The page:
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This is the first comprehensive monograph dedicated to the Romanian-born artist Paul Neagu (1938–2004), who lived in London from 1971 to his death. It explores his manifold artistic practice which includes performance, sculpture, exhibition display, drawing, painting, video, photography, and poetry, within an original, holistic, metaphysical view on art. His aim was to develop a visual idiom that would be understood across cultures, but the demands and investigations of which are complex. This volume reevaluates his importance in London’s cosmopolitan artistic scene since the early 1970s and examines how his work was informed both by Western and Eastern avant-gardes. Only recently has his oeuvre, transcending artistic “disciplines,” navigating between cultural contexts, juggling along the way an impressive number of intellectual and artistic references, become an important source of inspiration for young artists, curators, and intellectuals.
Neagu’s philosophical approach to his work led him to push the boundaries of abstraction that he first discovered clandestinely in Communist Romania. Having used his own body as a medium in his performance of “ritual” events, he often referred to embodied experience. He promoted physical engagement with his work: his palpable objects and tactile boxes deliberately invited touch (Palpable Art Manifesto, 1969). Tactility indeed underlines one of Neagu’s enduring aims: to refute what he perceived as the primacy of visuality within art. His ritualized performances thus often left a trail of sculptural objects and created immersive, sensory experiences.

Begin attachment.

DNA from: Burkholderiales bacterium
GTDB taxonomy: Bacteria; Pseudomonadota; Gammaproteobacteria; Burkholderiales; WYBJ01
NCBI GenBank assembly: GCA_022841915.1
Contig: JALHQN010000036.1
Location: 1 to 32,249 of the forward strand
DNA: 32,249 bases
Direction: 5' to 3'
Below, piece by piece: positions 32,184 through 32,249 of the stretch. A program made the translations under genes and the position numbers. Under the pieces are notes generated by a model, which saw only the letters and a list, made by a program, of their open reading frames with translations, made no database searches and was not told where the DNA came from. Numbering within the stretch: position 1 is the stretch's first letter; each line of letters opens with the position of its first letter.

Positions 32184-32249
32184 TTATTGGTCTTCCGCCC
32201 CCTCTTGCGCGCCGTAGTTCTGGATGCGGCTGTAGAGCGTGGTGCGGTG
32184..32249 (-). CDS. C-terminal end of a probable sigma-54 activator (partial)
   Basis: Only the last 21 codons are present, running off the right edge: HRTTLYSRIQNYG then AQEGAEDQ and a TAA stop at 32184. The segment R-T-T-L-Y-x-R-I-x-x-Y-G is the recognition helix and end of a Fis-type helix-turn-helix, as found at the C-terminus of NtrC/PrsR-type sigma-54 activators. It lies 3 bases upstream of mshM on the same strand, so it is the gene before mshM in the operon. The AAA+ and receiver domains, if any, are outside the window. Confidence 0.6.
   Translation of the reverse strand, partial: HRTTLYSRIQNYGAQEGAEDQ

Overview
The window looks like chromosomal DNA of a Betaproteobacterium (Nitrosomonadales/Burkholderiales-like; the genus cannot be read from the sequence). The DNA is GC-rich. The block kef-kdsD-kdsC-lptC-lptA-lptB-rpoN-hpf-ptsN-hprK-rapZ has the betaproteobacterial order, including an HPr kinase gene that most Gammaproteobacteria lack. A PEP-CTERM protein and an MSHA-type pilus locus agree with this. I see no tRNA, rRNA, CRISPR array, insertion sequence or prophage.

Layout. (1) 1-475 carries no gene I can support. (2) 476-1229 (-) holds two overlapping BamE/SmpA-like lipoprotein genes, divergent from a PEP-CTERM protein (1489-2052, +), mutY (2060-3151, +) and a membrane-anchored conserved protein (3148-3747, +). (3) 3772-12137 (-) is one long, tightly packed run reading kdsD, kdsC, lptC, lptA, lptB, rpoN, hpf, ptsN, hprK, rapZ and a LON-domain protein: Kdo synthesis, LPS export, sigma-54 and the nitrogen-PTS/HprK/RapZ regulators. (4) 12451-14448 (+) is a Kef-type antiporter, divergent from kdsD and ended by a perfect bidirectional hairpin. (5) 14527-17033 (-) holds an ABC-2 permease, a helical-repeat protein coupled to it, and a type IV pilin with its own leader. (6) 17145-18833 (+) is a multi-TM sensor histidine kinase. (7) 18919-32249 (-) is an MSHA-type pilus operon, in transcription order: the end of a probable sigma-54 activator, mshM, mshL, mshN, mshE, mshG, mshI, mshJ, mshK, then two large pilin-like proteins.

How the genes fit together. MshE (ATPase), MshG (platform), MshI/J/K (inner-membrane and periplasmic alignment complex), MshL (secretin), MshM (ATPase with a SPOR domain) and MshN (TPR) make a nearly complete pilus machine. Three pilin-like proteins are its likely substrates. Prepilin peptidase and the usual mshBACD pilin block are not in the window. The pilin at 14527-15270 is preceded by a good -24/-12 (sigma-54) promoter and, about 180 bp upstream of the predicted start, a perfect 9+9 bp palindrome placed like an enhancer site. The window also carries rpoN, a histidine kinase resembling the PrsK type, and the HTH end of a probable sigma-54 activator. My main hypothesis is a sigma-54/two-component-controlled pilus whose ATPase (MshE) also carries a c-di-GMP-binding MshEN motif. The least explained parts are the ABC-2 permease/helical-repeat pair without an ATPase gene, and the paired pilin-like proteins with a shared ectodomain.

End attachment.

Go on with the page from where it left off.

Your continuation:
Always informed by his experience of conflict, and a desire to express the paramount importance of the spirit in the modern world, his works command an intensely visceral response. In 1972 he established the Generative Art Group, encompassing five fictitious members, with each alias representing a different part of his creative psyche. Neagu’s assertion that sculpture could be used as a symbolic language led him to explore his vision (the “hyphen” concept) across media, scale, and spiritual boundaries throughout his career.
Neagu spent his early years living under Stalinist military occupation in Bucharest. He studied at the Bucharest Institute of Fine Arts before moving to London in 1971 and had his first museum show at the Museum of Modern Art, Oxford, in 1975. Neagu was a well-respected teacher, most notably lecturing at the Slade and the Chelsea School of Art, and in 1976 became Associate Professor at the Royal College of Art. Antony Gormley and Anish Kapoor count among his students.
Gathering newly commissioned essays by art historians and curators Ivana Bago, David Crowley, Tom Holert, André Lepecki, Friedemann Malsch, Anca Oroveanu, Ileana Pintilie, Magda Radu, Yehuda Emmanuel Safran, Kristine Stiles, and Diana Ursan, the book testifies the numerous ways to approach Neagu’s art and thinking and capture the rich fabric of his life. A detailed appendix comprising a glossary, an anthology of theoretical texts and manifestos, and a chronology and analysis of the artist’s notebooks completes this valuable tome.
Published with The Paul Neagu Estate (UK) on the occasion of the artist’s touring retrospective in 2021–2023 in Vaduz, Graz, and Timisoara.